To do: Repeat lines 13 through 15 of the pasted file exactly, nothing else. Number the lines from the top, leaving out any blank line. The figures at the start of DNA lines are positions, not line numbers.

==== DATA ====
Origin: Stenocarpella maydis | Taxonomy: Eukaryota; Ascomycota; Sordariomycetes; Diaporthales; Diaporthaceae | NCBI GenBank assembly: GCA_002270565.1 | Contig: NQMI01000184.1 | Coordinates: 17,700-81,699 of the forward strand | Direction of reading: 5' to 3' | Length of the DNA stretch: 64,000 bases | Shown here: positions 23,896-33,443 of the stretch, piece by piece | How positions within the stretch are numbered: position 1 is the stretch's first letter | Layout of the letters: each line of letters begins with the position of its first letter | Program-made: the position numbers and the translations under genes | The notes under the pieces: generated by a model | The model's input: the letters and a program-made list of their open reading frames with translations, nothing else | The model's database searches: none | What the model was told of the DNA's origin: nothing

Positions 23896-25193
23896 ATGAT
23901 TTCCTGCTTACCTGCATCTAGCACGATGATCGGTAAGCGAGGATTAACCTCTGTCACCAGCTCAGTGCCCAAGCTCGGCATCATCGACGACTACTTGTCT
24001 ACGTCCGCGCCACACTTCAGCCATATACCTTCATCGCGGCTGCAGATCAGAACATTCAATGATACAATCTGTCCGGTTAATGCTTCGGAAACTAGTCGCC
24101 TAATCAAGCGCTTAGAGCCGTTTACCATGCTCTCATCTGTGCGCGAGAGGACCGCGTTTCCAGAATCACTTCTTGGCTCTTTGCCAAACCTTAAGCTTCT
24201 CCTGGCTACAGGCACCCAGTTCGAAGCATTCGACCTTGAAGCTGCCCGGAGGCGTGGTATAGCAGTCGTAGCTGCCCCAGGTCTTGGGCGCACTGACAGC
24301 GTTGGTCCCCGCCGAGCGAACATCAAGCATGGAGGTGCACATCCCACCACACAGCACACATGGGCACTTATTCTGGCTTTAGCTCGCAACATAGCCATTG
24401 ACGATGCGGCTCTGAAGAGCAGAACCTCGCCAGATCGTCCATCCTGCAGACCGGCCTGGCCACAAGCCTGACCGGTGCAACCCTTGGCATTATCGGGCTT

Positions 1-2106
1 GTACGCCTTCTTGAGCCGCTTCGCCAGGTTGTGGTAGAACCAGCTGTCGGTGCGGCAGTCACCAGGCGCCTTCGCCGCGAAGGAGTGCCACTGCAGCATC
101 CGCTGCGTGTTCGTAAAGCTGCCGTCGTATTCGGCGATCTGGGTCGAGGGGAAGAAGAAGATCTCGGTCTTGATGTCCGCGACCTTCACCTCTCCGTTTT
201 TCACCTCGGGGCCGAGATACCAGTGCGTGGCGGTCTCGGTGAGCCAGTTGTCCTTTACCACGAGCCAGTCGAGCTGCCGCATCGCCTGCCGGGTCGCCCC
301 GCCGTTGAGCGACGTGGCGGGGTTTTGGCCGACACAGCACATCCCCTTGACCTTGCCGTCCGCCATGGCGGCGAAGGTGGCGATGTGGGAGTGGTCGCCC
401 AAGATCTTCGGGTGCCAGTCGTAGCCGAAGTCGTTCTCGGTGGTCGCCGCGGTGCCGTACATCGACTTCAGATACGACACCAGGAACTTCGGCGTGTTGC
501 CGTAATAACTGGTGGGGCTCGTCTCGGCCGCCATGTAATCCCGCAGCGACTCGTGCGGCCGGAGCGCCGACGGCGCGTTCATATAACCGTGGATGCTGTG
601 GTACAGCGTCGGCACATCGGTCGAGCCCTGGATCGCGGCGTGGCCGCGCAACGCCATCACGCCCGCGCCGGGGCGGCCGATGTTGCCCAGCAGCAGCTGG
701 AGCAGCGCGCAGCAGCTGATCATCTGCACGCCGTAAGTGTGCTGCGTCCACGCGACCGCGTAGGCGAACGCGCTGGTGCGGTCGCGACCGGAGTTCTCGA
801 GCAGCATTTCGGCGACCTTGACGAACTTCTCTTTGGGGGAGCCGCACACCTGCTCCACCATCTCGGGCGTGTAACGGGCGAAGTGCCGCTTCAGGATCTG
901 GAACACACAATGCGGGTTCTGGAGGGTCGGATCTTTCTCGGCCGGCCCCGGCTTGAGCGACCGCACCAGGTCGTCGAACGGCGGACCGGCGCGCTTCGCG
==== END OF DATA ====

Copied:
201 TCACCTCGGGGCCGAGATACCAGTGCGTGGCGGTCTCGGTGAGCCAGTTGTCCTTTACCACGAGCCAGTCGAGCTGCCGCATCGCCTGCCGGGTCGCCCC
301 GCCGTTGAGCGACGTGGCGGGGTTTTGGCCGACACAGCACATCCCCTTGACCTTGCCGTCCGCCATGGCGGCGAAGGTGGCGATGTGGGAGTGGTCGCCC
401 AAGATCTTCGGGTGCCAGTCGTAGCCGAAGTCGTTCTCGGTGGTCGCCGCGGTGCCGTACATCGACTTCAGATACGACACCAGGAACTTCGGCGTGTTGC